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Lawyers representing Henrietta Lacks’ family announced a settlement Tuesday with biotech company Thermo Fisher Scientific decades after doctors took cervical cells from Lacks without her knowledge to use them in scientific research.

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Attorneys Ben Crump and Chris Seeger announced the settlement in a statement released on what would have been Lacks’ 103rd birthday.

“The terms of the agreement will be confidential,” the statement read. “The parties are pleased that they were able to find a way to resolve this matter outside of Court and will have no further comment about the settlement.”

Tuesday’s settlement announcement came one day after both sides were scheduled to meet for a settlement conference.

In 1951, doctors cut away tissue samples from an unknowing Lacks as she was under anesthesia for treatment of a malignant tumor on her cervix. She died later that year of cervical cancer. Her cells, however, lived on.

Unlike most cell samples, which die shortly after being removed from the body, Lacks’ cells could reproduce indefinitely in laboratory settings. Her cells became the first “immortal cell line,” identified by the first letters of Lacks’ name as the HeLa cell line. Researchers have used the line to develop several medical innovations, including the polio vaccine, gene mapping and in vitro fertilization.

Lacks’ story was chronicled in the 2011 best-seller “The Immortal Life of Henrietta Lacks” by Rebecca Skloot. The book also inspired an HBO movie of the same name starring Oprah Winfrey and Rose Byrne.

In 2021, Lacks’ descendants filed suit against Thermo Fisher, accusing the company of unjust enrichment for its continued sale of HeLa cells despite knowing that they came from a cell sample that was taken without consent. The cells were taken from Lacks while she was being treated in a segregated ward for Black patients at John Hopkins Hospital, where white doctors took tissue samples without the consent of their patients, according to the Lacks family’s lawsuit.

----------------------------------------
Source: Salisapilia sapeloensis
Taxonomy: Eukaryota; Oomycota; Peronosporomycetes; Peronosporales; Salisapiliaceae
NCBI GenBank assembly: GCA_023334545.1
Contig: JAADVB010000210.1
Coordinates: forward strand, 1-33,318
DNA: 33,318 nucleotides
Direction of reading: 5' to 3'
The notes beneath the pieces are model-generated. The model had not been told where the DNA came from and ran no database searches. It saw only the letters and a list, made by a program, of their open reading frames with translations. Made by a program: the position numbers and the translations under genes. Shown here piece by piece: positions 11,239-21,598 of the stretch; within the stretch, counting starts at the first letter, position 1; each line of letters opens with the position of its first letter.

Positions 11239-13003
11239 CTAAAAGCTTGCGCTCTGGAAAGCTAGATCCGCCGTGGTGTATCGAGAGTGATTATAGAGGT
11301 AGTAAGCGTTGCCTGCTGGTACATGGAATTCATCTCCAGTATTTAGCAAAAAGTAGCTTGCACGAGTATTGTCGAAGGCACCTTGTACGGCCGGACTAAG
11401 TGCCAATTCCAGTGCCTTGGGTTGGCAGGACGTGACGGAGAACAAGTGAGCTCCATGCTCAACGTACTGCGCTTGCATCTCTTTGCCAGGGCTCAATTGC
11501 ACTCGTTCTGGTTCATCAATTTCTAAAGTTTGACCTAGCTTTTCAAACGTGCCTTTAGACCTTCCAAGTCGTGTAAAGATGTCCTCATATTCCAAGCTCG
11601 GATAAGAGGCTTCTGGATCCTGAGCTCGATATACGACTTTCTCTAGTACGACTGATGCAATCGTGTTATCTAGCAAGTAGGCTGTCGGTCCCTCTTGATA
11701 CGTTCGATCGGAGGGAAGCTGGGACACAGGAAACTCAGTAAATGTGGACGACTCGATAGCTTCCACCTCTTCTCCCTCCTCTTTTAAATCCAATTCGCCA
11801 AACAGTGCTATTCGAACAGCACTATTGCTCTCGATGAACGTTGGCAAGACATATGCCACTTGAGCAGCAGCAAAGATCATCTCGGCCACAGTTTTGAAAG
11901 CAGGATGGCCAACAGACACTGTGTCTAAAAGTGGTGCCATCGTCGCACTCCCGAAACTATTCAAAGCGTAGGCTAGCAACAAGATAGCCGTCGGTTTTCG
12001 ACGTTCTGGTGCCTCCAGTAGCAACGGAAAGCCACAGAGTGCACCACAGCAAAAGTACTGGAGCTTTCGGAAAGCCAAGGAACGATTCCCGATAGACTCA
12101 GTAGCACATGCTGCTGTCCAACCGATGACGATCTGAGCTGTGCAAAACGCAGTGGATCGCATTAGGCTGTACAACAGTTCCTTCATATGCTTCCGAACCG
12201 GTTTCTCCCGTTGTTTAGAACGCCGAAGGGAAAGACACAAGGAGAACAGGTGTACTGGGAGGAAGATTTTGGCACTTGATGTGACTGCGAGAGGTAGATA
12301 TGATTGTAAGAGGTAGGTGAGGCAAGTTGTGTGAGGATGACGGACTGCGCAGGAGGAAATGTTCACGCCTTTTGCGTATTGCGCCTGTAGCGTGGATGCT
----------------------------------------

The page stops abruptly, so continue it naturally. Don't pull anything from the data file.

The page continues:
The family accused Thermo Fisher of choosing “to embrace a legacy of racial injustice embedded in the US research and medical systems,” noting that the company “mass-produces and sells Mrs. Lacks’ bodily tissue for its own profit without permission of Mrs. Lacks’ Estate.”

“To this day, Thermo Fisher Scientific cultivates and sells HeLa cells in multiple product lines to buyers across the globe,” they said in the lawsuit.

More lawsuits will be forthcoming for companies “who profit and choose to profit off the deeply unethical and unlawful history and origin of the HeLa cells,” Lacks family attorney Chris Ayers said at a news conference on Tuesday.

“The HeLa cells were not derived from Henrietta Lacks. They are Henrietta Lacks,” he said. “Her cells live today and those who choose to sell (and) mass produce (them) without (the family’s) permission or consent, without compensation to the family, well, we’ll see them in court.”

Family members hailed the settlement on Tuesday, which was long sought by Lacks’ descendants.

“It couldn’t have been a more fitting day for her to have justice, for her family to have relief,” said Lacks’ grandson, Alfred Lacks Carter Jr. “It was a long fight — over 70 years — and Henrietta Lacks gets her day.”